Kibbeh Picnik collage 4 bis
~ Kibbeh Saniyeh ~
Recipe adapted from "Arabesque: A Taste of Morocco, Turkey, and Lebanon" by Claudia Roden.

Serves 4.

Ingredients For The "Baked Kibbeh" Base:

2/3 Cup (160g) Fine-ground bulgur
1 Medium white onion, cut into quarters
1 Pound (500g) Lean ground lamb (lean & boneless cubed leg of lamb)
1 Tsp Sea salt
Ground black pepper, to taste
1 1/2 Tsp Ground cinnamon
1+1 Tbs Vegetable oil (to grease the pan and the top of the kibbeh)
Ingredients For The "Onion & Pine Nut Topping":

1 Pound (500g) White onions, sliced (half-moon)
3 Tbs Extra-virgin olive oil
1/3 Cup (50g) Pine nuts
Sea salt, to taste
Ground black pepper, to taste
1/2 Tsp Ground cinnamon
1/3 Tsp Ground allspice
3 Tbs Pomegranate molasses
Method For The "Baked Kibbeh" Base:
1. Cover the bulgur with water and let rest 10 minutes. Drain well.
2. In a food processor, purée the onion, then add the meat, salt, pepper, and cinnamon. Blend to a fine paste.
3. Add the drained bulgur and blend again in order to get a smooth, homogenous a
nd soft paste.
4. Preheat the oven to 190° C (375° F). Oil a 26cm (10inch) diameter tart pan/dish and then press the paste into the bottom of the pan/dish with your hands.
5. Flatten and sm
ooth the top. Rub with 1 tablespoons oil.
6. With a pointed knife, cut the kibbeh into 6 wedges through the center, and run the knif
e around the edges of the dish to release them.
7. Bake the kibbeh in the preheated oven for about 30-40 minutes, until browned.

Kibbeh 4 copy bis
Method For The "Topping":
8. Meanwhile, fry the onions in the olive oil until they are golden brown, stirring often.
9. Add the pine nuts. Stir-fry until lightly golden.
10. Salt and pepper to taste, then add the cinnamon, allspice and the pomegranate molasses.
11. Continue cooking and stirring for about 1 minute.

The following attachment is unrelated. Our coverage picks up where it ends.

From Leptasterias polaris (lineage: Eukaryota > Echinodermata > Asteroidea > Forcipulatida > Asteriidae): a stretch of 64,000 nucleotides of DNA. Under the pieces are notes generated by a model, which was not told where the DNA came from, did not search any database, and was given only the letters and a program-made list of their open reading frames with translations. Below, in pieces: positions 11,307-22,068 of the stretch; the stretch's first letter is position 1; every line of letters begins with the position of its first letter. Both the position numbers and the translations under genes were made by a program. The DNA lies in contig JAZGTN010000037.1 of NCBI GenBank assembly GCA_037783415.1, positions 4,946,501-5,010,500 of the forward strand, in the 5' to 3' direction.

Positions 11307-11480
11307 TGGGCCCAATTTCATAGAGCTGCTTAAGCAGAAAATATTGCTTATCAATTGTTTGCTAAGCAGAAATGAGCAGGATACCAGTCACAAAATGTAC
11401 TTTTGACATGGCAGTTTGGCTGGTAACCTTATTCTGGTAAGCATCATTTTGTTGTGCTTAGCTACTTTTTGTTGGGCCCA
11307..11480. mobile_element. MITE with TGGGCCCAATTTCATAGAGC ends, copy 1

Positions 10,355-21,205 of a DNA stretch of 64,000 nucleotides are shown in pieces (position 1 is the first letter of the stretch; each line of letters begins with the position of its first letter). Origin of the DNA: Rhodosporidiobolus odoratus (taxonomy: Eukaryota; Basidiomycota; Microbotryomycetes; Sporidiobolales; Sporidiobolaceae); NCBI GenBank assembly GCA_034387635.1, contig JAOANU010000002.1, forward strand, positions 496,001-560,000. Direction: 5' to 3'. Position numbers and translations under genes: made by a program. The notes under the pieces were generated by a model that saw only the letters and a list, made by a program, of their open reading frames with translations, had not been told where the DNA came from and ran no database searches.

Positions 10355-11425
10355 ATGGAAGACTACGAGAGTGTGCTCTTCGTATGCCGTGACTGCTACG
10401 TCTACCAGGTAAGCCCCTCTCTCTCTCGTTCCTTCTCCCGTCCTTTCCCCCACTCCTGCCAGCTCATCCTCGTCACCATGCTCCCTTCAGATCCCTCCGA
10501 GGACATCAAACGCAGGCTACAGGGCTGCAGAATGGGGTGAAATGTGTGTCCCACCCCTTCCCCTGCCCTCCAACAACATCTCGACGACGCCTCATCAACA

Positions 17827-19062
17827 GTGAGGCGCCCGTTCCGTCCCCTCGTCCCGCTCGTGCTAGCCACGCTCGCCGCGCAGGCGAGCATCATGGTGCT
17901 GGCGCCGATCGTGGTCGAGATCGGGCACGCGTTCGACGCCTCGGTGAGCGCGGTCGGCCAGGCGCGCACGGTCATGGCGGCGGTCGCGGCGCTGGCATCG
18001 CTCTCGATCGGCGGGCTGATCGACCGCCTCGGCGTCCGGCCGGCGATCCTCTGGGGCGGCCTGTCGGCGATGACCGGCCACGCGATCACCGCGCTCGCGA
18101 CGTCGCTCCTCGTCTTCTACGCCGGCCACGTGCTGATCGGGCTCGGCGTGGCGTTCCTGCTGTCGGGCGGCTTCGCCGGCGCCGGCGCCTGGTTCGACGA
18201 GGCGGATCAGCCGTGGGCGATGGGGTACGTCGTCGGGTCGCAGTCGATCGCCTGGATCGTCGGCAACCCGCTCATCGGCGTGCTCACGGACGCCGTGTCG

12. Spread the onion mixture over the top of the kibbeh and serve.


You can replace the pinenuts by 2/3 cup (90g) shelled walnuts, broken into pieces.
If you wish, you can also add 2 tablespoons raisins that have been previously soaked in water for 15 mi
nutes and drained (in case you are using the raisins, ommit the pomegranate molasses) or add 1 tablespoon sumac to the onion topping (then ommit the pomegranate molasses).

Serving suggestions:
Serve hot or at room temperature, alone or with a salad, a dollop thick yoghurt,
"Tarrator Sauce", "Baba Ganoush" or "Hummus".


Kibbeh Picnik collage 2 bis
~ Kibbeh Au Four ~
Recette tirée et adaptée du livre "Arabesque: A Taste of Morocco, Turkey, and Lebanon" de Claudia Roden.

Pour 4 personnes.

Ingrédients Pour le "Kibbeh":

160g de Boulghour fin
1 Onion blanc (moyen), coupé en quatre
500g de Viande d'agneau hachée maigre (ou du gigot d'agneau désossé et coupé en cubes)
1 CC de Sel de mer
Poivre noir moulu, selon goût
1 1/2 CC de Cannelle en poudre
1+1 Cs d'Huile végétale
Ingrédients Pour La "Garniture Aux Oingons":

500g d'Oignons blancs, coupés en demi-lune
3 CS d'Huile d'olive extra vierge
50g de Pignons de pin
Sel de mer, selon goût
Poivre noir moulu, selon goût

1/2 CC de Cannelle en poudre
1/3 de Tout-épice en poudre
3 CS de Mélasse de grenade

Méthode Pour le "Kibbeh":
1. Recouvrir le boulghour avec de l'eau et mettre de côté pendant 10 minutes. Bien égoutter.
2. Dans
un mixer, réduire l'oignon en purrée, puis ajouter la viande, le sel, le poivre et la cannelle. Mixer afin d'obtenir une sorte de pâte.
3. Ajouter le boulghour égoutté et mixer à nouveau afin d'obtenir une pâte collante, homogène et fine.
4. Préchauffer le four à 190° C. Huiler un moule à tarte de 26cm et presser (avec les mains) la pâte dans le moule.
5. Bien applatir et lisser le dessus. Peindre avec 1 CS d'huile.
6. A l'aid
e d'un couteau pointu, couper le kibbeh en 6 tranches égales (comme pour une tarte) et passer le couteau dans les bords afin de les libérer.
7. Cuire le kibbeh dans le four préchauffé pendant 30-40 minutes, jusqu'à ce qu'il soir doré.

Kibbeh Picnik collage 5 bis
Méthode Pour La "Garniture Aux Oingons":
8. Pendant ce temps, faire frire les oignons dans l'huile d'olive tout en remuant de temps à autre,
9. Ajouter les pignons de pin. Continuer à cuire jusqu'à ce que les pignons soient dorés.
10. Saler et poivrer, puis ajouter la cannelle, le tout-épice et la mélasse.
11. Cuire encore penadant 1 minute tout en remuant.
12. Etaler la garniture sur le dessus du kibbeh et servir.

Au lieu d'utiliser des pignons de pins, vous pouvez préparer ce plat avec 90g de noix , grossièrement concassées.
La garniture peut aussi être faite avec 2 CS de raisins secs qui ont été trempés pendant 15 minutes et égouttés avant utilisation (dans ce cas, omettez la mélasse
) ou bien il vous est aussi possible d'ajouter 1 CS de sumac (dans ce cas aussi, omettez aussi la mélasse).

Idées de présentation:
Servir chaud ou à température ambiante et accompagner avec une salade ou du yaourt à la grecque, du
"Baba Ganoush" ou du "Hummus"..

Kibbeh Picnik collage 1 bis